Property firms scrambled to close large residential property deals on Friday, after a sudden government announcement on the stamp duty rate, effective Saturday.
It was meant to bring the rate applying to the transfer of shares in property-owning companies in line with the rate applied to regular property deals.
The Straits Times understands at least three such deals were completed at the eleventh hour on Friday. First, a consortium led by Mr Ben Yeo, former managing director of engineering and property group Guthrie GTS, reportedly purchased 28 units at TwentyOne Anguilla Park for around $160 million.
Second, in a filing to the Singapore Exchange on Friday, Sing Holdings said it had sold its 100 per cent stake in Sing Holdings (Robin). The buyer, a Singapore entity not related to the firm, paid $72.7 million for 29 units at the Robin Residences condo.
Third, over 80 units changed hands through a transfer of shares at The Line @ Tanjong Rhu for an undisclosed price.
Developers and buyers were scrambling to avoid the newly introduced additional conveyance duty (ACD).
For buyers, on top of the 0.2 per cent share duty tax, they must pay ACD comprising 1 per cent to 3 per cent on the value of underlying residential properties and a flat 15 per cent on the value of those assets.
Sellers who are significant owners disposing of their equity stake within three years of acquisition will have to pay a flat 12 per cent levy.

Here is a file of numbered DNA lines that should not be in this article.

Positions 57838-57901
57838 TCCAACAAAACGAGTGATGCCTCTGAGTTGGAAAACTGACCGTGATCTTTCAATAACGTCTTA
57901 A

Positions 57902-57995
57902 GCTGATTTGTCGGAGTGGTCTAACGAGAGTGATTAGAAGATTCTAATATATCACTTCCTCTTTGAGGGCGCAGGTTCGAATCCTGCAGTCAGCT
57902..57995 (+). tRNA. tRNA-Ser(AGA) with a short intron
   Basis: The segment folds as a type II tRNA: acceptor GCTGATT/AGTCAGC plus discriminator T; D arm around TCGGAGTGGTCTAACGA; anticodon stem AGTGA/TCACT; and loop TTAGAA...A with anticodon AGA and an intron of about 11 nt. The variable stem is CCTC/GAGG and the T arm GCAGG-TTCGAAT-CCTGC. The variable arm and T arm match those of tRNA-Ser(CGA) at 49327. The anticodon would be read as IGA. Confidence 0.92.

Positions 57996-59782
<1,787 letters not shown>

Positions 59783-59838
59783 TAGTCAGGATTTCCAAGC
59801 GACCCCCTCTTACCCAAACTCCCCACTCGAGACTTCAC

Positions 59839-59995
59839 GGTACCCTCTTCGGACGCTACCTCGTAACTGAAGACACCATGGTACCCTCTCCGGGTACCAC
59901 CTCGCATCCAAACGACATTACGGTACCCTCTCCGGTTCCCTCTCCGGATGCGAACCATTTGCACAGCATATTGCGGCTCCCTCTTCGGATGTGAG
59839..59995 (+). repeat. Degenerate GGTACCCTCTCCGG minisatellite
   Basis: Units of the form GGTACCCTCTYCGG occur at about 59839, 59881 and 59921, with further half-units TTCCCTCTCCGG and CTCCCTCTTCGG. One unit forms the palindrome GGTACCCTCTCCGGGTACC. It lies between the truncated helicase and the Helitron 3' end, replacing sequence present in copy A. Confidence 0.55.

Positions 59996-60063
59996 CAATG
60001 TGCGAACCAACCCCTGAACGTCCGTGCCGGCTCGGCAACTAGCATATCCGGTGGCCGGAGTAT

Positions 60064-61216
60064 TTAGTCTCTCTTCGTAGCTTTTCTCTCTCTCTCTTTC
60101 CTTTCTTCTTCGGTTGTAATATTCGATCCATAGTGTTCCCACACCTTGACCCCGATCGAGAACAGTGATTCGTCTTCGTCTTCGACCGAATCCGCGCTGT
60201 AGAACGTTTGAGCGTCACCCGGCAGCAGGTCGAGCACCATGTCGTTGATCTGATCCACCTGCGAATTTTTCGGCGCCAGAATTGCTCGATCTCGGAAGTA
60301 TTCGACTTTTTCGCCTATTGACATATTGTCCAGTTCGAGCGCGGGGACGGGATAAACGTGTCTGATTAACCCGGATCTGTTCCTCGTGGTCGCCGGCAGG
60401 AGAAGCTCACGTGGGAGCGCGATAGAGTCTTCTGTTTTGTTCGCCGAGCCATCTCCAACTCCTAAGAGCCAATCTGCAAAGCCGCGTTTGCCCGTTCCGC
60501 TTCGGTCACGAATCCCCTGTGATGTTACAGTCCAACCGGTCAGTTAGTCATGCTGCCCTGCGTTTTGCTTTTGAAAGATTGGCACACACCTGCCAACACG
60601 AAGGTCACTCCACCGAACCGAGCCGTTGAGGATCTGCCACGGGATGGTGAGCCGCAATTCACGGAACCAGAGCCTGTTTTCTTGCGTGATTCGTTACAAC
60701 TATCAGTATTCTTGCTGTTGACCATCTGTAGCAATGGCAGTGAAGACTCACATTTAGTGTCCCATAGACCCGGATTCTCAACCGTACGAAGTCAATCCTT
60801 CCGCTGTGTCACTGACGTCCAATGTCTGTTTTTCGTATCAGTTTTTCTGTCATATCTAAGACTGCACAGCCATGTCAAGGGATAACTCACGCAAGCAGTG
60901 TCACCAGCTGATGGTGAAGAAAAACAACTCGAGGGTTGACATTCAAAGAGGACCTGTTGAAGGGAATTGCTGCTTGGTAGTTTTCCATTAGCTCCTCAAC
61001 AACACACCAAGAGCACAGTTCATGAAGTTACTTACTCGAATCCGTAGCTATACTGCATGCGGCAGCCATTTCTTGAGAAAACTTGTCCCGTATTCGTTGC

The Government was moving to align rates imposed on direct purchase of residential properties and the transfer of shares in property-owning companies.
A direct purchase of residential property attracts buyer's stamp duty of 3 per cent and depending on the buyer's citizenship, up to 15 per cent additional buyer's stamp duty.
In contrast, acquiring the shares of a holding company that owns the property incurred a share duty tax of 0.2 per cent of the firm's net asset value, prior to the introduction of the ACD.
In response to a media query, a Finance Ministry spokesman said: "As the ACD came into effect on Saturday, it applies only to transactions on and after (that day). We do not comment on tax obligations of individual taxpayers for confidentiality reasons."
Mr Ian Loh, executive director and head of investment and capital markets at Knight Frank, brokered the Sing Holdings deal. He said the parties had begun viewings last year, and had been discussing pricing over the last two months.
"The sudden announcement helped speed things up. Unless you have been in discussions, it is virtually impossible to seal a deal in less than a day," he said.
Several lawyers told The Straits Times they fielded more calls than they could handle, and were hammering out agreements in five to six hours - a process of negotiation that would usually take weeks.
Mr Kenneth Szeto, a partner at Colin Ng and Partners, said that after Saturday, "it is unlikely developers will still find it worthwhile to engage in the transfer of shares, as the total transaction cost is likely to exceed the potential qualifying certificate penalties".
This article was first published on Mar 14, 2017. Get The New Paper for more stories.